Care ethics begins by taking people’s relationships with other individuals to be paradigmatic contexts of morality. One’s relationships with one’s friends or family, for example, are often morally valuable and generally generate duties and motivations to act. Moreover, one cares about the particular people one has a shared history and relationship with and one cares about them for their own sake. For example, one loves one’s own mother—not just any person will do nor can anyone replace her—and one loves her for her own sake and not simply because she is instrumentally useful for realizing other interests (though she may also be so helpful, as moms often are).

Not all relationships are valuable, of course. As such, care ethics also pays attention to what is required for relationships to be healthy, reciprocal, and caring, rather than abusive, exploitative, or unfair. Furthermore, care ethics is not limited just to considering personal relationships that are especially intimate or close, but can also extend to professional relationships, political relationships with fellow citizens, and even global relationships with distant others across the world.

Second, care ethics recognizes that human dependence on others is universal—in contrast to other ethical theories that present an image of humans as wholly independent, atomistic, or simply in competition with each other. All people depend on and require care from others to flourish and meet their needs. This is perhaps most obvious when people grow up, grow old, become sick, or experience a disability. But of course, even healthy functioning adults are not islands unto themselves but depend on others in all sorts of ways. Even if independent autonomy is a valuable ideal, this ideal can only be realized against the background of our mutual interdependence, in which caring relationships are recognized as in fact enabling rather than restricting autonomy.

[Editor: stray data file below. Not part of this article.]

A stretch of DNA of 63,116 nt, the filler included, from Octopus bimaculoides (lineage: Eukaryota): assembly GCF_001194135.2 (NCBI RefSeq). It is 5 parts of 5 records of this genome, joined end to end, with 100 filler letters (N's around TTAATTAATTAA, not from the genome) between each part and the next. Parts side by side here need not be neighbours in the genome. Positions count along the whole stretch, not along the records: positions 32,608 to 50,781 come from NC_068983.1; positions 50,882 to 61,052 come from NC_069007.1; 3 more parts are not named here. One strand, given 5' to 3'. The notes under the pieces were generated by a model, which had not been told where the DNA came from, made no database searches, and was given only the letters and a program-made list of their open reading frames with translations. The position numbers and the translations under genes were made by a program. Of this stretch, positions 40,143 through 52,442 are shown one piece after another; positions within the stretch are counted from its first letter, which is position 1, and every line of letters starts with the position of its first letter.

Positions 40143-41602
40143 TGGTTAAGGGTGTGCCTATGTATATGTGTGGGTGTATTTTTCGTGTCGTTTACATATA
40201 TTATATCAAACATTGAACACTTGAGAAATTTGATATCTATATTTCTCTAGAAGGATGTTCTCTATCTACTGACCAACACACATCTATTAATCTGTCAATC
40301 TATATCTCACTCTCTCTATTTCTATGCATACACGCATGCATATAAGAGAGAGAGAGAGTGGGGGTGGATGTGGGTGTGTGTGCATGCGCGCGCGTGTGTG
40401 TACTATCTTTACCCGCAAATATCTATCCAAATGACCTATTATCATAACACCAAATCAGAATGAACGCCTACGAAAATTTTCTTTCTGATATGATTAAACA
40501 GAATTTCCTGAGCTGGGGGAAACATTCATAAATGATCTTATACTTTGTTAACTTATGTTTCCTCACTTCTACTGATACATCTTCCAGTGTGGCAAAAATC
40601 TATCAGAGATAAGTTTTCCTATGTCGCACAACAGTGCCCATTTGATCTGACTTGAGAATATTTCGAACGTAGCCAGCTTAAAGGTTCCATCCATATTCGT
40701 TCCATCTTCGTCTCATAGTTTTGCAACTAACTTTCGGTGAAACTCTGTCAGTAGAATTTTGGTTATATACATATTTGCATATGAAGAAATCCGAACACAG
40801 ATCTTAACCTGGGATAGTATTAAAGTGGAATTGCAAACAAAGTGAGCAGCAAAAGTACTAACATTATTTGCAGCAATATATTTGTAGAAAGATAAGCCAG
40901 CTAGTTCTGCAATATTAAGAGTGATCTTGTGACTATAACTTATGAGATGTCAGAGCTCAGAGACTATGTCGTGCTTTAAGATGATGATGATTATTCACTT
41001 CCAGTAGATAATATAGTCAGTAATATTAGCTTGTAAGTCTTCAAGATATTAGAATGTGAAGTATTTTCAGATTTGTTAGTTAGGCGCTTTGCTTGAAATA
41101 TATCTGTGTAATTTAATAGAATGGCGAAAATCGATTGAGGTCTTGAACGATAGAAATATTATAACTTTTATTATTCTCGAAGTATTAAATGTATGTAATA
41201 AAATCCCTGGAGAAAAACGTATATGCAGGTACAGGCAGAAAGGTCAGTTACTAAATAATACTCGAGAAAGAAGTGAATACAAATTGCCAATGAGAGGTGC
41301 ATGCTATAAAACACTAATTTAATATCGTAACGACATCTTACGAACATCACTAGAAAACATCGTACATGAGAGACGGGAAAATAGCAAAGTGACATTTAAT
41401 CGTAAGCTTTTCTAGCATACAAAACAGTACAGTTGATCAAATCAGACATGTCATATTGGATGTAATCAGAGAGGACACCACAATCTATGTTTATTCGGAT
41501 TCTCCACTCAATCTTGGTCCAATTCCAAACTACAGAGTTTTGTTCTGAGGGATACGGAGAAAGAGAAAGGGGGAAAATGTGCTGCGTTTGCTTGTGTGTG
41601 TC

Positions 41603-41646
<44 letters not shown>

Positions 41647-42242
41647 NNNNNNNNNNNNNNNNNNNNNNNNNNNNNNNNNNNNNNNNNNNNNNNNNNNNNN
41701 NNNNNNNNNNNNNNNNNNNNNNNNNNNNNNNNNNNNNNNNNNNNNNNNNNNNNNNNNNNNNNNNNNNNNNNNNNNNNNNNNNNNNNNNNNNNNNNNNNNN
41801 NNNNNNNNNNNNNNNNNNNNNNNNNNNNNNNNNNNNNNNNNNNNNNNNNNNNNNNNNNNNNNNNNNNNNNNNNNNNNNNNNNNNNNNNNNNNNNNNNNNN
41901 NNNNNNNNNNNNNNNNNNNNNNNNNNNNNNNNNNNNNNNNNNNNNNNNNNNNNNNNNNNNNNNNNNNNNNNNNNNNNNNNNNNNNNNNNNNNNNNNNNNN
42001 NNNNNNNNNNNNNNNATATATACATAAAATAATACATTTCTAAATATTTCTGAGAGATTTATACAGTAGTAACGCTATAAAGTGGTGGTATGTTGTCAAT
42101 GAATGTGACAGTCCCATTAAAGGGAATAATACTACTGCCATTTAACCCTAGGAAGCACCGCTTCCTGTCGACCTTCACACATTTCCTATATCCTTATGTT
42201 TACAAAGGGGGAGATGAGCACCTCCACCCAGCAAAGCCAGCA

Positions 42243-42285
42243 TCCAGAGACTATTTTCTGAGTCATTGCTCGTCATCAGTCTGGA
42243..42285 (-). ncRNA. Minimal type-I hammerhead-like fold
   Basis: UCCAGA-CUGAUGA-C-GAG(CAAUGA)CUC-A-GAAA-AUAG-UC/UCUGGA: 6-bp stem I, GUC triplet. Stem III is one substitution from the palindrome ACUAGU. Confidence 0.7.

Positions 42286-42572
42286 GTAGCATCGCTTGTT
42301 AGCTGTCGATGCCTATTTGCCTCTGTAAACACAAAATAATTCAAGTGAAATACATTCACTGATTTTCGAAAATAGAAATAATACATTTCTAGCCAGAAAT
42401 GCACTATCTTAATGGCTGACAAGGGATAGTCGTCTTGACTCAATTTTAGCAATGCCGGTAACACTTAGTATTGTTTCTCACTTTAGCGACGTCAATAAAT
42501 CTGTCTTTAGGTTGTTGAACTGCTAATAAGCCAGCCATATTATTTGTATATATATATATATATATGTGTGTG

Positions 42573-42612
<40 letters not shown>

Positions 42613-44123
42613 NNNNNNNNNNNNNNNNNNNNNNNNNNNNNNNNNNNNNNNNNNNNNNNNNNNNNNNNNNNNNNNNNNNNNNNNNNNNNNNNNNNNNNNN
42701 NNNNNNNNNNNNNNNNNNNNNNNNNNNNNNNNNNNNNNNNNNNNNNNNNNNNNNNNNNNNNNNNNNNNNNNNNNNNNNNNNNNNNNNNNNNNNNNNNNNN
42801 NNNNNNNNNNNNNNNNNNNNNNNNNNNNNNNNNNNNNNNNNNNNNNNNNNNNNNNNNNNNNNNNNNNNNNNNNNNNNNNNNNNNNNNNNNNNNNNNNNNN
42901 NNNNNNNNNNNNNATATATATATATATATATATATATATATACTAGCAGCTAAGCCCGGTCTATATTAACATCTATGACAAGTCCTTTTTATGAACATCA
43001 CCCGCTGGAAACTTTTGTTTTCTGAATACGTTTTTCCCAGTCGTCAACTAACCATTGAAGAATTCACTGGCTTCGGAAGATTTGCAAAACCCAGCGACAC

Next, instead of basing morality purely on reason, care ethics recognizes the moral significance of both our emotions and our bodies. Caring for people (including oneself) involves both caring actions that meet people’s needs and caring attitudes in which one feels care for others or for oneself in the right ways. This isn’t to say that all emotions are equally valuable or that all emotional reactions should be automatically considered valid, rather than sometimes in need of further reflection or revision. Nonetheless, care ethics emphasizes the importance of emotions such as sympathy, empathy, and compassion that enable individuals to be more attentive and responsive to the needs of others and to imagine themselves in the perspectives of others. Such emotions can aid, instead of hinder, ethical reasoning. Even emotions such as anger may not merely be negative or undesirable attitudes but rather can exemplify the correct ethical response in certain situations, such as when expressing moral outrage at a grave injustice.

Connected with its valuing of emotions and in contrast to ethical views that dichotomize the mind (reason) and the body, care ethics acknowledges the moral significance of the fact that humans are and have bodies. Caring for embodied creatures such as ourselves requires, among other things, responding appropriately to people’s feelings, meeting people’s basic needs and interests, and recognizing human vulnerability and dependence on others.